Permit, known as the "Holy Grail" of fly fishing, are by far the most difficult, picky and frustrating fish you'll encounter on the flats. They have superb eyesight and a well-developed sense of smell. 

Due to body shape, permit seem to be much more comfortable in deeper water. Although it is fairly common to see a permit with its tail and dorsal fin sticking out of the water, it usually won't remain that way for long. Permit seem to suddenly appear on a flat for a brief feeding spree and then fade back into the safety of the deeper water. They're constantly on the move.

Quick, accurate casting skills (and a lot of luck) are essential. Our experienced guides greatly increase your chance of catching this tricky fish.

Suggested Gear

Rod: 8,9, or 10 wt (Stiff to cast crab patterns in the wind)

Reel: Anodized, corrosion resistant saltwater model. Should be able to hold a full line plus 300 yards of 20 or 30 lb. backing.  A high quality smooth disc drag is essential.

Line: Tropical Floating Line

Leaders: 10 ft. 16lb leaders are standard. Extra spools of 16 and 20 lb. saltwater tippet are nice to have.

Flies:  A large selection of crab and shrimp patterns in a variety of sizes, colors, and weights. Tan, olive and various shades of brown seem to be the most effective colors for most Belizean waters. Be sure to have a variety of different sink rates.



Tarpon are the largest, strongest and most acrobatic of the grand slam species found in Belize. Even juvenile fish will put angling skills to the test and strain tackle beyond belief. Resident tarpon are typically small- to mid-sized specimens (20-60 pounds), and the large migratory fish can range from 100-150+ pounds. A large majority of these fish remain in Belize throughout the year. Migratory fish begin to show up around mid April and they will remain in Belizean waters into August or September.

River and Lagoon Fishing: Fish will be in deep, murky water where sight fishing is difficult. Rolling fish are somewhat common, but blind casting is the general rule.

Flats and Channel Fishing: Fishing will be done from small skiffs in clear, shallow flats (3-5 feet deep) or in the tidal channels which connect the flats.

Suggested Gear

Rod:  11 or 12 wt

Reel: Anodized, corrosion resistant saltwater model. Should be able to hold a fly line plus 350+ yards of 30 (or 45) lb. backing.  A high quality, smooth disc drag is essential.

Line: Tropical floating line. On a spare spool it is recommended to have a heavy sinking line for deep water Tarpon.

Leaders: Pre-tied leaders with a 16 to 20lb class tippet and 80-100 lb. shock tippet.  A Tarpon stretcher is great if you are planning on specifically going for Tarpon.

Flies: A basic selection of Tarpon flies in variety of colors and materials. Sizes 2/0 and 3/0 will cover most Tarpon situations in Belize.



One third of a Grand Slam, bonefish are one of the most notarized sport fish on the flats. Since the earliest days of sport fishing in Belize, bonefish have been the most abundant flats fish to target. While northern Belize is know for more bonefish, the bonefish in the South Water Caye marine reserve tend to be bigger. Our fishery is not as well know for bonefishing, but it no less productive.

a.     Large schools of bonefish can be found on a consistent basis on numerous caye (islands) throughout our fishery. Since bonefish are the most abundant fish, they tend to be the most willing to eat a fly. Bonefish provide great sport for all anglers, and provide hours of fruitful challenge to beginner and intermediate fly anglers.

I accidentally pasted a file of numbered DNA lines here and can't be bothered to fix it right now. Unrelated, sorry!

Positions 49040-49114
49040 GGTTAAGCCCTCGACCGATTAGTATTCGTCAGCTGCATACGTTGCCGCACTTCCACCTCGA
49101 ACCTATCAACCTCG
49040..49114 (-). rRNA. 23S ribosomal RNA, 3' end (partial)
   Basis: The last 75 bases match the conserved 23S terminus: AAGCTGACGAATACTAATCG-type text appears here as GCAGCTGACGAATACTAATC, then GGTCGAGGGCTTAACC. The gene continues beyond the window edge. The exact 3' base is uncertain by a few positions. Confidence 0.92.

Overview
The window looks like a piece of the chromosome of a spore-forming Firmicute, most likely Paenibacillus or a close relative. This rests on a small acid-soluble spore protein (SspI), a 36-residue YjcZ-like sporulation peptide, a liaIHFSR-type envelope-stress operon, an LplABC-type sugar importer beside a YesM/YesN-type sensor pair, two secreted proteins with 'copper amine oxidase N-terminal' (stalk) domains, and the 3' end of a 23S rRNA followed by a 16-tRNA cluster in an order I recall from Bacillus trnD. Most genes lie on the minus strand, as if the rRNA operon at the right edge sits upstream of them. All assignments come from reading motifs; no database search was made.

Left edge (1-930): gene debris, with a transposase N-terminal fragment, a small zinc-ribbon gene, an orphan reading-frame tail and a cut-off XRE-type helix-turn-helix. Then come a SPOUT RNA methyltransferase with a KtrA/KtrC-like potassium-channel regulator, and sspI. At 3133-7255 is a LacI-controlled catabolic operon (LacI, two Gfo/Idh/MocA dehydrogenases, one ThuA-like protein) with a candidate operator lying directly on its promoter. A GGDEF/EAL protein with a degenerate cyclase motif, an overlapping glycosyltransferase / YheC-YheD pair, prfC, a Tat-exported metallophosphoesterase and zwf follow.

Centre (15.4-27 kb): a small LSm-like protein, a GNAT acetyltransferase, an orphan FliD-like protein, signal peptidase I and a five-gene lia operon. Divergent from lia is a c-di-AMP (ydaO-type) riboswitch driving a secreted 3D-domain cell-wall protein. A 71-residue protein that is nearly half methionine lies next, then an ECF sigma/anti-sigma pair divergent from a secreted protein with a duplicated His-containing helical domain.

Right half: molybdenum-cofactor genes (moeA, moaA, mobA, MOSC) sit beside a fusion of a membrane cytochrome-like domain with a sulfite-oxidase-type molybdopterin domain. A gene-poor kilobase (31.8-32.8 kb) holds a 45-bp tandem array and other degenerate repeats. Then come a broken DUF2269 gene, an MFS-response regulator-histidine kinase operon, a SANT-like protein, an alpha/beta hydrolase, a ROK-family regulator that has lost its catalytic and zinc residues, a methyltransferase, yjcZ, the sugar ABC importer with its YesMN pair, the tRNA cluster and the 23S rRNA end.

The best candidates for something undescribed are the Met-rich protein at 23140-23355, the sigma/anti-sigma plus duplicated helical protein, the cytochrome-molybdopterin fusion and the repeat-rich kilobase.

Suggested Gear

Rods: 8 or 10wt (Stiff enough to cast in windy conditions)

Reel: Anodized, corrosion resistant saltwater mode.  Should be able to hold a full line plus 250 yards of 20 lb. backing.  A high quality smooth disc drag is important.

Line: Tropical Bonefish taper line (WF8 or WF10)

Leaders: 9’, 20 lb. tapered leader. A spool of 10 and 20 lb. saltwater tippet are nice to have. 

Flies: Have a good selection of Bonefish flies in a wide variety of sizes, colors and sink rates.  The standard sizes for Bonefish flies in Belize are #4, #6, and #8 with a general rule being the shallower water, the smaller and lighter the fly.




Known for both their explosive topwater strike and their acrobatic, gill rattling fight, snook are generally found along the inland lagoons and mangrove-lined tidal channels which connect Belize's shallow-water flats. Snook are most often found as singles or in small schools, so remember to thoroughly concentrate on an area where a strike or hookup occurs. Snook tend to feed most aggressively during periods of low light; therefore, the best fishing time will be during dawn and dusk. Top water lures and flies should generally be used during low light periods.

a.     Snook often tend to stay close to structure such as mangroves or logs, so an accurate presentation is very important. 

Suggested Gear

Rod: 8 or 10 wt (same rod you would use for Bonefish)

Reel:  Anodized, corrosion resistant saltwater mode.  Should be able to hold a full line plus 250 yards of 20 lb. backing.  A high quality smooth disc drag is important.

Line: Tropical floating line (Same as Bonefish setup)

Leaders: A pre-tied leader similar for those used for Tarpon is the ideal set up for Snook. Use a 16 or 20 lb. class tippet with a 40 or 60 lb. shock on the Snook leaders.

Flies: Selection of bright flies in red, orange, yellow, chartreuse, and white, plus saltwater poppers. Many standard Tarpon patterns will work for Snook.


There is a cornucopia of under-utilized species at Belize which will match the skill of the most sophisticated Fly Fisherman. 

Barracuda, Jacks and Sharks: Lurking at the top of the food chain, these tough flats predators offer some outstanding action on a fly. They will viciously strike anything that darts away from them in an injured manner. When hooked, they are some of the fastest and most powerful fish to be taken on a fly rod.